- Jason Motte: selected by St. Louis in the 19th round of the 2003 amateur draft
|"Who?" "Motte!" "Who?" "Motte!" "Okay, we're bringing in Rzepczysnki."|
That's seven homegrown players who all became major contributors to the Cardinals' success in 2012. They're not the only homegrown players on St. Louis' roster, as Daniel Descalso, Skip Schumaker, Tyler Greene, Pete Kozma, Jaime Garcia and Joe Kelly also helped the Cardinals return to the postseason.
The Cardinals have put together a championship-caliber team with shrewd free agent signings and an outstanding scouting team who has repeatedly noticed talent that remained available in the lower rounds of the draft. That's not to mention the coaches in their minor league system who have turned these lower picks into the major league talent they've become.
The Mets have also developed a number of players in their minor league system over the years, but many of them have become so-so players at the major league level. Jonathon Niese finally had a breakthrough season with the Mets in 2012, but it took him until his fifth season with the team to do so. Ike Davis has been with the team since 2010, but has still not been able to put it all together (his low batting average cast a dark shadow over his 32 HR, 90 RBI campaign). Daniel Murphy also has a number of question marks, as do Josh Thole, Bobby Parnell and Jordany Valdespin.
For now, only David Wright and Ruben Tejada have done what's been expected of them at the major league level. (Matt Harvey is still too raw to be included with Wright and Tejada.) That's not enough to produce a contending team. If the Mets want to contend, they should follow the blueprint created by the St. Louis Cardinals. They must draft and develop their players properly, not rushing them to the majors and only bringing them up when they're ready to contribute at the major league level. They must also not make silly trades or free agent signings.
Prior to the 2010 season, the Mets and Cardinals were both looking for a leftfielder. The Cardinals re-signed Matt Holliday, who they had traded for during the 2009 season. The Mets settled for Jason Bay. Since then, Holliday has averaged .302, 39 doubles, 26 HR and 93 RBI per season, while Jason Bay has 41 doubles, 26 HR and 124 RBI. That's not his average season. That's his combined total in three seasons with the Mets. Oh, and let's not forget his .234 batting average over the same time period.
|Jason Bay would probably have just as much success if he hit with his eyes closed.|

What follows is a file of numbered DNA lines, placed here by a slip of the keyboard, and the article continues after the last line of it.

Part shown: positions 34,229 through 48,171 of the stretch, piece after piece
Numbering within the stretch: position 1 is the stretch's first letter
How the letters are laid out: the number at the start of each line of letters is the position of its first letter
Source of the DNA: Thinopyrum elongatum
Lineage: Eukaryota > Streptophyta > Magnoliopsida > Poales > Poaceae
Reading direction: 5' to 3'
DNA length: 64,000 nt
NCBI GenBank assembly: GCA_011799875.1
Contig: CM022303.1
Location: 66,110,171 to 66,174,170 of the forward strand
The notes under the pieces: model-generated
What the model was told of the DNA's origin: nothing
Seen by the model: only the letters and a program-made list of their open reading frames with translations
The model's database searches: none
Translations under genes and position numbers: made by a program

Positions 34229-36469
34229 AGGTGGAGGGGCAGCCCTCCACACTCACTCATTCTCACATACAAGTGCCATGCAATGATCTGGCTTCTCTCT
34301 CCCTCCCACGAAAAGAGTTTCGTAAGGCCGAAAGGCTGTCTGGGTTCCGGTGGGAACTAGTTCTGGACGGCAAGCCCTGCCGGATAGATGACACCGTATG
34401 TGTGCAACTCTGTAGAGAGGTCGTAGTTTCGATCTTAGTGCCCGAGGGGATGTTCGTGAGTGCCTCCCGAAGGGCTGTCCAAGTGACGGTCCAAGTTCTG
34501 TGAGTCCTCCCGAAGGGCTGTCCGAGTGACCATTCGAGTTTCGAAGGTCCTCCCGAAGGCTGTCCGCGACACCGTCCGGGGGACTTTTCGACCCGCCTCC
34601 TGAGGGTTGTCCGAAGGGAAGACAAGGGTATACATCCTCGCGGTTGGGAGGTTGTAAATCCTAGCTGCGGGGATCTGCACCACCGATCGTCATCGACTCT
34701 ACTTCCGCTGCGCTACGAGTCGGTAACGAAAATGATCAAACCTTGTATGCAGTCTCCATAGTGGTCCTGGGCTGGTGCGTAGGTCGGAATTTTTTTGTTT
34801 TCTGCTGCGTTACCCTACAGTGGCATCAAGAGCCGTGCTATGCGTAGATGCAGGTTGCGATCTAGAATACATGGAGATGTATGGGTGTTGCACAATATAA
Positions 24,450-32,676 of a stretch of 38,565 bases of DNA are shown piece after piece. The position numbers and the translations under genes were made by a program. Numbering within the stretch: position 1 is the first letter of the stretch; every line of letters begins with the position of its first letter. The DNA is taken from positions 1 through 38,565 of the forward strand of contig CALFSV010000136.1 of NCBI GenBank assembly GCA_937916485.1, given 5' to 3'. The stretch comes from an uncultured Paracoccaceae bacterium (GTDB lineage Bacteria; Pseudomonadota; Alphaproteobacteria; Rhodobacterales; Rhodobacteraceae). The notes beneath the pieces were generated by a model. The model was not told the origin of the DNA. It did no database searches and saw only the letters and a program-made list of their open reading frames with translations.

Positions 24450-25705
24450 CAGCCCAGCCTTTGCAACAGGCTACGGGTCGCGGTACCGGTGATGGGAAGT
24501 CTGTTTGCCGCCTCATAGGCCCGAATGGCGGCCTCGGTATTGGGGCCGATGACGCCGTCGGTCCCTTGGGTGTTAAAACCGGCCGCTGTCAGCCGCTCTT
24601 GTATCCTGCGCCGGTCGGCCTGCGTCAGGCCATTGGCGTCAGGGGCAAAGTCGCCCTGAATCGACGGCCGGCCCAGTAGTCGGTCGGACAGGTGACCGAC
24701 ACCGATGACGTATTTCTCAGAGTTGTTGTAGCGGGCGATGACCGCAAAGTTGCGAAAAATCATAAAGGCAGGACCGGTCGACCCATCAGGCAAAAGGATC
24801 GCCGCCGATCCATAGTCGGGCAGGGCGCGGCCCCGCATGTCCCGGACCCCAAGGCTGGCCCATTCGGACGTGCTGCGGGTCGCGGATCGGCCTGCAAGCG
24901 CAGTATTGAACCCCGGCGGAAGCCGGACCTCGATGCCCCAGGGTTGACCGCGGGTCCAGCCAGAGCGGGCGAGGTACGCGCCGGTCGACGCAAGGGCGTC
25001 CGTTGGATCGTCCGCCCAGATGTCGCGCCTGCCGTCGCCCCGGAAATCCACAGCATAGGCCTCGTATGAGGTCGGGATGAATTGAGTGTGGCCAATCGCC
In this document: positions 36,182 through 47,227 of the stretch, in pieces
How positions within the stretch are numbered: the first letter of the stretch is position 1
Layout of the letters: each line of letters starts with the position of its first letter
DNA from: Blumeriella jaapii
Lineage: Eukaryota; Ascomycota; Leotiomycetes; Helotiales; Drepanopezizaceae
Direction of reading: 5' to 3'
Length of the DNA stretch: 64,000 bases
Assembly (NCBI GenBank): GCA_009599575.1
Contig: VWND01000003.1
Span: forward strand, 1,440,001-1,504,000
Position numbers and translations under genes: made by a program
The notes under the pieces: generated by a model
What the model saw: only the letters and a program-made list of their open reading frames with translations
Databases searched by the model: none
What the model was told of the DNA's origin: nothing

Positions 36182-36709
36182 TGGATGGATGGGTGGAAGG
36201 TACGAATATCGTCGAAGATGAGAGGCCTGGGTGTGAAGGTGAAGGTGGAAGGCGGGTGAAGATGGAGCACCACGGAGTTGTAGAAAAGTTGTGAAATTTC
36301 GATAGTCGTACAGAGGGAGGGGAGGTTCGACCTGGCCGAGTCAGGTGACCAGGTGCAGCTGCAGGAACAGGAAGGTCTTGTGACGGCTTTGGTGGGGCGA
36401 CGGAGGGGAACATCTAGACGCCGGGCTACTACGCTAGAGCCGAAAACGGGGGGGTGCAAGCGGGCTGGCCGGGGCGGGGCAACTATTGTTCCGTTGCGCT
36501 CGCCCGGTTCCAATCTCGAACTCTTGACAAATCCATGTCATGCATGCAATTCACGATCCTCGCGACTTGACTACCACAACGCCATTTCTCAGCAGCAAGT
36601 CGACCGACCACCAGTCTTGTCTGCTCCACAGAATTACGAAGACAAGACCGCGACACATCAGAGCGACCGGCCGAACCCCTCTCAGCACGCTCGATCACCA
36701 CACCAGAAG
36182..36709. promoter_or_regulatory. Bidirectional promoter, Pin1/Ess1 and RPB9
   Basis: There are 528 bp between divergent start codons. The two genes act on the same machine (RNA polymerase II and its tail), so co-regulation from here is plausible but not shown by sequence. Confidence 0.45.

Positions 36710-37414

So that brings us back to the topic of this post. Why, you ask, am I rooting for the Cardinals to win it all? Because they're run the way I wish the Mets were being run.
When I became a Mets fan in 1981, they were not a good team. But they drafted well. They had good, young players being developed properly at the minor league level and these players were being called up when they were ready to compete at the major league level. Soon after, they also acquired quality veteran players like Keith Hernandez and Gary Carter, who complemented their young talent well. Three years after I became a fan, the Mets competed for a division title. Two years later, they won the World Series.
The Cardinals are now seeking their second consecutive World Series championship and third in six years. Since 2000, they have had only one losing season and have qualified for the playoffs nine times, advancing to the NLCS on seven occasions and winning three pennants (2004, 2006, 2011). Should the Cardinals advance to the World Series this year, it will give them as many National League pennants in nine seasons as the Mets have had in their 51 seasons.
St. Louis has a tradition of winning. But unlike the Yankees, they don't feel the need to buy their titles. They win because they do it the old-fashioned way. They develop and keep their young talent, rather than trading them away for higher-priced stars. Their front office doesn't try to break the bank with their acquisitions. Instead, they make smart trades and free agent signings, ones that usually lead to immediate and long-term success.
Mookie forgive me, but I want the Cardinals to win it all this year because they do it right. Hopefully, the Mets can follow their example so that I don't have to feel like I'm betraying three decades of fandom with that statement.
|Forgive me, Mookie, for I have sinned. Please don't frown at me like that.|